THE CITY OF LOWELL settled a federal lawsuit filed by a group of Asian-American and Latino voters by agreeing to scrap the voting system the municipality has used for the last 62 years and to replace it with one of four options that will be studied, voted on by city residents, and put into operation for the 2021 election.
The lawsuit two years ago following a story a year earlier in CommonWealth that attempted to explain why whites control city government in Lowell. The story concluded a key reason was the city’s entirely at-large voting system, which awards seats on the city council and school committee to the top vote-getters regardless of where they live in the city. Under the at-large voting system, representatives from neighborhoods with higher voter turnout, most notably the city’s predominantly white Belvidere section, tended to dominate city elections.
In a press release issued Wednesday, the city said many voters may feel the current electoral system has served the municipality well, and resulted in the election of several minority candidates in recent years. But city officials, without conceding that the current electoral system violates the Voting Rights Act, indicated in the consent decree they signed that they “believe that a change to Lowell’s electoral system is in the best interest of Lowell’s residents.”
“The city recognizes that the current system has the potential to dilute the voting strength of a minority population; it also recognizes that there are potential benefits in other electoral systems that may improve on the current system,” the press release said.
The Lowell City Council will review four different types of electoral systems – a district-based system with representatives serving specific geographical regions of the municipality, a hybrid system of district and at-large representatives, an at-large system using ranked-choice voting, and a system of three districts with officials selected using ranked-choice voting.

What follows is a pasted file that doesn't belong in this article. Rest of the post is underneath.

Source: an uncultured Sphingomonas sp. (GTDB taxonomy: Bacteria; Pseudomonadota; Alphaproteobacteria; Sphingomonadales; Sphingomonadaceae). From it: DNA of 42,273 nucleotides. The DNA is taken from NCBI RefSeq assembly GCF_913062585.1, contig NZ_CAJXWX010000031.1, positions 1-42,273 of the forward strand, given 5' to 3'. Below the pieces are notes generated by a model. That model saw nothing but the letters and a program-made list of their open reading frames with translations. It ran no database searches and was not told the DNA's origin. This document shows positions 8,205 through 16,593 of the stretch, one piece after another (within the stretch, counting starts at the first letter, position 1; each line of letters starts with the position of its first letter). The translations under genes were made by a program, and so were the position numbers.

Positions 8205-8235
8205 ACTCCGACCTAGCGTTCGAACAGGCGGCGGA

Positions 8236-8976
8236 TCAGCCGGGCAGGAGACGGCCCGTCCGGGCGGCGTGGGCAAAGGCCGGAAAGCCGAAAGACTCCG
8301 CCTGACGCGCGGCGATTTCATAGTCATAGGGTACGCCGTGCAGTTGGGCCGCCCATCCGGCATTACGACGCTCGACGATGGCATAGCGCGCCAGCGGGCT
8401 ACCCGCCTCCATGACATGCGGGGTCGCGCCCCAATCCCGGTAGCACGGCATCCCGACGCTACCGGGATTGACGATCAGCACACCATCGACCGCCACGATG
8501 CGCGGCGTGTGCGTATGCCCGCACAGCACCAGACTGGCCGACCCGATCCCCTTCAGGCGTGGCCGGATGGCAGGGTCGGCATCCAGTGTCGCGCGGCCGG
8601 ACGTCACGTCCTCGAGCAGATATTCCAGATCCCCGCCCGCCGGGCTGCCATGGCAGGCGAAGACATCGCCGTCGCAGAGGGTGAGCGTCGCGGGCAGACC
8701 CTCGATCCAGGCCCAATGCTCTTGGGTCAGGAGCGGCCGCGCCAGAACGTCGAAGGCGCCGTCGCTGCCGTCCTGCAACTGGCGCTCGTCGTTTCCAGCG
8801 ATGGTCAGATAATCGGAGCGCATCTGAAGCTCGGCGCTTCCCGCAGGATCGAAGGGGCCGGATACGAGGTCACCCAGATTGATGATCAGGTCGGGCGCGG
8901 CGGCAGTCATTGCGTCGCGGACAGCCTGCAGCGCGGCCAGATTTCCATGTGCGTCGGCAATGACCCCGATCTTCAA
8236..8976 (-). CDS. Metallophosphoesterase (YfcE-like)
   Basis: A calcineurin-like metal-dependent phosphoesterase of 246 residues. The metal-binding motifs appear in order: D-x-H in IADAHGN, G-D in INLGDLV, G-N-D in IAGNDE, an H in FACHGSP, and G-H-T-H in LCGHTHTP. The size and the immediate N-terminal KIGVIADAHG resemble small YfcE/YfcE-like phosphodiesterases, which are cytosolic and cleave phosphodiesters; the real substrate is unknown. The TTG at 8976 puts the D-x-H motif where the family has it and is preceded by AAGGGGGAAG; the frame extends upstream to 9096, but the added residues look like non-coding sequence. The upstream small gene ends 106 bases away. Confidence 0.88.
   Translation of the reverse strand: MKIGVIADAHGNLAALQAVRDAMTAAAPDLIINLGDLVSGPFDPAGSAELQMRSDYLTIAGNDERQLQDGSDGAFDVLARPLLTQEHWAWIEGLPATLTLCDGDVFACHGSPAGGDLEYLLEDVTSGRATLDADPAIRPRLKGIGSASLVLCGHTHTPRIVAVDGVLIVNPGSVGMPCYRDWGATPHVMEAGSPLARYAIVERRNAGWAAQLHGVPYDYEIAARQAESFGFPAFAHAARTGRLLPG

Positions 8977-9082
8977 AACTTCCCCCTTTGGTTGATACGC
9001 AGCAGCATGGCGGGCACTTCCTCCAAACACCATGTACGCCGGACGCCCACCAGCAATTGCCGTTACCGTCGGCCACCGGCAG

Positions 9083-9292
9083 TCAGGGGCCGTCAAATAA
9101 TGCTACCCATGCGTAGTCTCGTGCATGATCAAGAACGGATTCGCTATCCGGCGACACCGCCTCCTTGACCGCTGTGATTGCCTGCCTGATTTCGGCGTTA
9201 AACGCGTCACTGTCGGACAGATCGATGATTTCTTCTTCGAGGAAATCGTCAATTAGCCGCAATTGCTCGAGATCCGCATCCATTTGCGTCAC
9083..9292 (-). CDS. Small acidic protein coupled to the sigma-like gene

Ranked-choice voting allows voters to rank by preference all of the candidates in an election. If no candidate receives a majority of the vote in the initial round of voting, the last-place candidate is eliminated and the votes of his or her supporters are redirected to the candidate they ranked second. In the race for a single seat, the process continues until one candidate emerges with a plurality. The Lowell consent decree said the winners in the ranked-choice voting option would be selected the same way they are in Cambridge, where winners must attain a certain threshold of support.
The City Council plans to narrow the electoral system options from four to two in early September and then put the two options before voters in a nonbinding election in November. “The ultimate choice will be made by the Council in December 2019, with consideration to the outcome of the ballot,” the press release said. The new electoral system would also have to be incorporated into legislation requiring the approval of the Legislature and the governor.
According to data contained in the settlement agreement, minorities constitute 50 percent of Lowell’s population, with Asian-American and Hispanic/Latino residents accounting for 41 percent.
By contrast, the citizen voting-age population in Lowell is 58.6 percent white, 17.3 percent Asian, 17.4 percent Hispanic/Latino, and 5.2 percent black/African-American.